First Off…read Psalm 40!
As I read this text I’m profoundly struck by the opening 3 verses. We read David is in some slimy pit…something of mud and mire.
I instantly think of the quicksand scene from The Princess Bride – or better yet (since that was sand)…something more like the scene from Blazing Saddles. But unlike the men in Blazing Saddles…or even Buttercup and Westley – David waits “patiently” (vs 1)
Or does he? In verses 9-17 (over half of the psalm itself) David is crying out to the Lord for he is in utter despair… but in the beginning of the psalm its a feeling of “thanksgiving” (1-8). What’s the deal?
Many people feel that this psalm is a “Christmas” psalm…ot the “birth of Christ” psalm. Hebrews 10:5-10 reflect back to verses 6-8 as Christ utters those same words that David speaks. Christ was written about in the scroll, sacrifices, and offerings God truly DID NOT desire but established anyway and they never were “required” (full sinless following and living is what God required – the offerings became a way to appease for the sins) he required a sacrifice of DEATH – and ultimately Christ DOES, and DID come to do only 1 thing: the will of God. To fulfill the law and write it upon his heart. Those have Christ all over them!
If you remember way back to the original post about the psalms (you can find it here), the psalms are divided up into 5 different “books” (or sections) and so we are near the end of the first book (psalm 41 is the last one) and so many psalms have this understanding of depravity, pain, suffering, and lament – and ultimately, our need for redemption. These first 41 chapters work the reader through all the different emotions of life and God’s great loving response TO our needs. That’s why they are joyful and hopeful – even while painful and in the midst of despair.
David is experiencing pain and a need of being saved as death is surrounding him. And so he cries out to the Lord to save him and because he knows the Lord ultimately will…so he waits patiently FOR that saving. For David, it doesn’t work against each other to have cries going to the Lord and also waiting “patiently” for him to respond. So he emotionally uses both.
David didn’t have a Christological writing and thinking, but we should be able to clearly see Christ here.
Can you see the connection to Christ? If not – let’s look some more.
- Where is your trust? David states that it shouldn’t be in others…but in the Lord (vs 4). Yup…Christ is pour hope and trust.
- What does the Lord have planned for us (vs 5)? Goodness, grace, mercy, love, forgiveness, redemption, hope, joy…and so much more. And how do we get those? Christ.
- We talked about 6-8 already…so see above for that one.
- What is it that we, as Christians, are called to do? Proclaim righteousness (vs 9)? Speak of God’s faithfulness as well as His salvation…and share his love and truth beyond the walls we worship in (vs 10)? Yeah – all of those! Matthew 28:18-20 states that we are to go out…and SPEAK of all those things! Sharing the love of Christ, His salvation, and bringing hope to those who have no hope and know of no such love!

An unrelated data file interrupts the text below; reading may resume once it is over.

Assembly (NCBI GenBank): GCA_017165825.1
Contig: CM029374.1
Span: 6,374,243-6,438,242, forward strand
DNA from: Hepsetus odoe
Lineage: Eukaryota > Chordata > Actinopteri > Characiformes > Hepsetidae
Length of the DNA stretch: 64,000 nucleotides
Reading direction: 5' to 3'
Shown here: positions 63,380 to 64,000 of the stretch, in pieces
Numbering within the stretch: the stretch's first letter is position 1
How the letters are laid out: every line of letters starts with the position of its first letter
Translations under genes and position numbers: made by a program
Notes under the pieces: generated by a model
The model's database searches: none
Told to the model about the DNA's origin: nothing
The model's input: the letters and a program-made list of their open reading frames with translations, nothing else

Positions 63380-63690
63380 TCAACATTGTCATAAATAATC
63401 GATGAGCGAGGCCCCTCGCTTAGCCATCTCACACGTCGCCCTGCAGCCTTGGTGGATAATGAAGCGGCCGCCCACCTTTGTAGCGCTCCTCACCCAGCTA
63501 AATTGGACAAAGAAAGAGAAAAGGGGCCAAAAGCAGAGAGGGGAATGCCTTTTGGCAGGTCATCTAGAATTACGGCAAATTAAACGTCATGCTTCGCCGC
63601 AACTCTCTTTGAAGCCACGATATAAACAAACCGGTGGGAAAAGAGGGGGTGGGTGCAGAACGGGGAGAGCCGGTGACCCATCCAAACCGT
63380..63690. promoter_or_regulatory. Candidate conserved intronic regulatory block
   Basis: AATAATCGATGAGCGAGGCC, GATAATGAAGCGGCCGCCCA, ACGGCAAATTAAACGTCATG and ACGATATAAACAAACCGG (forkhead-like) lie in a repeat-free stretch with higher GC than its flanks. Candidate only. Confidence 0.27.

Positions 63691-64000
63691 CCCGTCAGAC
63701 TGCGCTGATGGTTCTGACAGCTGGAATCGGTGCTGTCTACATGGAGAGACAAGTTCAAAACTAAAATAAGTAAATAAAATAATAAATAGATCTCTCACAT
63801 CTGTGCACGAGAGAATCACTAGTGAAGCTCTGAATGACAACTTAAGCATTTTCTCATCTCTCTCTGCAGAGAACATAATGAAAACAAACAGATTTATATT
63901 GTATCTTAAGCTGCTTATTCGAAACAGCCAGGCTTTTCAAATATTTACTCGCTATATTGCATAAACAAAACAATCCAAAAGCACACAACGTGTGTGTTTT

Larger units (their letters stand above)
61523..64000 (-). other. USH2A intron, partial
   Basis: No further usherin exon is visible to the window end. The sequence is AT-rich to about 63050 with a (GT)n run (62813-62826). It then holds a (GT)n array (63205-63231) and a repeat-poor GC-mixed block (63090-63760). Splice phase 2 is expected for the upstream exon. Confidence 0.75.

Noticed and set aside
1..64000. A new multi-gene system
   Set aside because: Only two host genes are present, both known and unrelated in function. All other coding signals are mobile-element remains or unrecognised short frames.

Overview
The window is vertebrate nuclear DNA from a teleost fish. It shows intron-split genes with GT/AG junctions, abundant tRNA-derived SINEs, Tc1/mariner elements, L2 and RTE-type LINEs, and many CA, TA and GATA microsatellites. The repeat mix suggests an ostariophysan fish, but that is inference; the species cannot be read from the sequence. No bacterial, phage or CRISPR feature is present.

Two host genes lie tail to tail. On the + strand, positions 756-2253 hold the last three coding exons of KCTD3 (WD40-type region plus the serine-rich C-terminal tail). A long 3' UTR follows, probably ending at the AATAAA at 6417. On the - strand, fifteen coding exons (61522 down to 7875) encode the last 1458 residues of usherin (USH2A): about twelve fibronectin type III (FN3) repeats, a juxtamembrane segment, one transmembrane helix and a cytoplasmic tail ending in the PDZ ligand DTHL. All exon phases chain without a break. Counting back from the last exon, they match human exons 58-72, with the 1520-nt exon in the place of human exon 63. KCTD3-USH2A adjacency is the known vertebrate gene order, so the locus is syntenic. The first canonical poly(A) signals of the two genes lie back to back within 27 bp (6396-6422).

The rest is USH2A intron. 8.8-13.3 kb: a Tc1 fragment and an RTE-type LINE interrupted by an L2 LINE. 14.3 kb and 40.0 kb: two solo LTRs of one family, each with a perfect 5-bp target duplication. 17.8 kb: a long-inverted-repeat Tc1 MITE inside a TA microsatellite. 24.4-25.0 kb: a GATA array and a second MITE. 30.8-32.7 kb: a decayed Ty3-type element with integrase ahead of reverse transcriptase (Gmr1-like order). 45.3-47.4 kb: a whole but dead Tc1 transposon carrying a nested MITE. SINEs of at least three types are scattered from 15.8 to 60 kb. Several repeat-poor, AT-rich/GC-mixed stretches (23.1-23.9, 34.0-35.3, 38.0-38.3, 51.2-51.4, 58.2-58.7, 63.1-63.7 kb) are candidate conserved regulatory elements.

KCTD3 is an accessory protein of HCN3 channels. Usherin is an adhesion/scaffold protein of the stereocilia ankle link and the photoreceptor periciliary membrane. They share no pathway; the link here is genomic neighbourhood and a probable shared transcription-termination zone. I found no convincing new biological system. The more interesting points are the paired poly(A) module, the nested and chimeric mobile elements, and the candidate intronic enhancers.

Those are things that we know that God does and tells us to BE to others and DO for others. But David then goes into his own need. Just as David understands all this hope and joy as only known in the Lord…that doesn’t mean that our own times and trials cease to exist. One of the joy’s of the Lord is knowing that while he asks us to do all these things on his behalf – he doesn’t neglect the needs of his children.
We believe in a God who not only wants us to share of His love…but he wants us to EXPERIENCE His love too. And this is where I fall deeper in love with David.
In verse 12, as we have transitioned from this hope, David comes back to the pain he started with. We read, “For troubles without number surround me; my sins have overtaken me, and I cannot see. They are more than the hairs on my head, and my heart fails within me.” Again, we don’t know what “sin” or “trouble” David was in…but whatever it is, whatever sin he has committed…he has committed it again, and again, and again. David is no better than me…or you (I think this is why I love the story of David, Bathsheba, and Uriah the Hittite in 2 Sam 11:1-5; 12:1-15 so much. Not that I love what he did (they are horrible) nor that I have done what he has done – but David is a man of brokenness and THAT I can relate to).
This psalm reminds us that Christ came for all of us Davids (would “Davida” be the female version? Probably not). Christ came for the broken, the lost, the sin-repeaters and the scared. God heard our cry once we left that Garden and placed out feet firmly upon the Rock – our Lord and Savior Jesus Christ. And what is truly beautiful (and admittedly, scary) is that Christ ALSO uses those same people to share of why us broken-sinners not only need him…but why YOU need him too.
David closes this psalm with not only the understanding of who he is – but the proclaiming and joy found that God “thinks” of him. And not only “thinks” but extends the help and deliverance from up high.
You…me…David…we are not deserving. And yet daily I find myself in complete thankfulness for His grace.